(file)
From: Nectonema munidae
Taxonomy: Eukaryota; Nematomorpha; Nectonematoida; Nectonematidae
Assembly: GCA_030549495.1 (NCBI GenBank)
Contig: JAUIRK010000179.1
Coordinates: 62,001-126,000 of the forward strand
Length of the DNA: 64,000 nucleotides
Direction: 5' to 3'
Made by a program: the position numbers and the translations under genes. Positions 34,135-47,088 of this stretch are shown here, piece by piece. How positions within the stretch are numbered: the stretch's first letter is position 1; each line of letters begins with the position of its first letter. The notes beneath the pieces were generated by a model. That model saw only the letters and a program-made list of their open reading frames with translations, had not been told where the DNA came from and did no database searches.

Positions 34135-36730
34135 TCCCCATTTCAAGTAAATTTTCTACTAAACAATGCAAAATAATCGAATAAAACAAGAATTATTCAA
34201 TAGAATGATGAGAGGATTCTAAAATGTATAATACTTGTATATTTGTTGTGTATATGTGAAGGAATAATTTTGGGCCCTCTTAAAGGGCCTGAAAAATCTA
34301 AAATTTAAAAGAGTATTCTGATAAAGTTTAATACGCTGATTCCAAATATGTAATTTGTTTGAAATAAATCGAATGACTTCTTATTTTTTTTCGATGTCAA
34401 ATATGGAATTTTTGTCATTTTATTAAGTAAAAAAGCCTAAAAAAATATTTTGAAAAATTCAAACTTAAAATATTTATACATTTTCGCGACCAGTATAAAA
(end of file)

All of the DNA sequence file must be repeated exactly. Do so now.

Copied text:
From: Nectonema munidae
Taxonomy: Eukaryota; Nematomorpha; Nectonematoida; Nectonematidae
Assembly: GCA_030549495.1 (NCBI GenBank)
Contig: JAUIRK010000179.1
Coordinates: 62,001-126,000 of the forward strand
Length of the DNA: 64,000 nucleotides
Direction: 5' to 3'
Made by a program: the position numbers and the translations under genes. Positions 34,135-47,088 of this stretch are shown here, piece by piece. How positions within the stretch are numbered: the stretch's first letter is position 1; each line of letters begins with the position of its first letter. The notes beneath the pieces were generated by a model. That model saw only the letters and a program-made list of their open reading frames with translations, had not been told where the DNA came from and did no database searches.

Positions 34135-36730
34135 TCCCCATTTCAAGTAAATTTTCTACTAAACAATGCAAAATAATCGAATAAAACAAGAATTATTCAA
34201 TAGAATGATGAGAGGATTCTAAAATGTATAATACTTGTATATTTGTTGTGTATATGTGAAGGAATAATTTTGGGCCCTCTTAAAGGGCCTGAAAAATCTA
34301 AAATTTAAAAGAGTATTCTGATAAAGTTTAATACGCTGATTCCAAATATGTAATTTGTTTGAAATAAATCGAATGACTTCTTATTTTTTTTCGATGTCAA
34401 ATATGGAATTTTTGTCATTTTATTAAGTAAAAAAGCCTAAAAAAATATTTTGAAAAATTCAAACTTAAAATATTTATACATTTTCGCGACCAGTATAAAA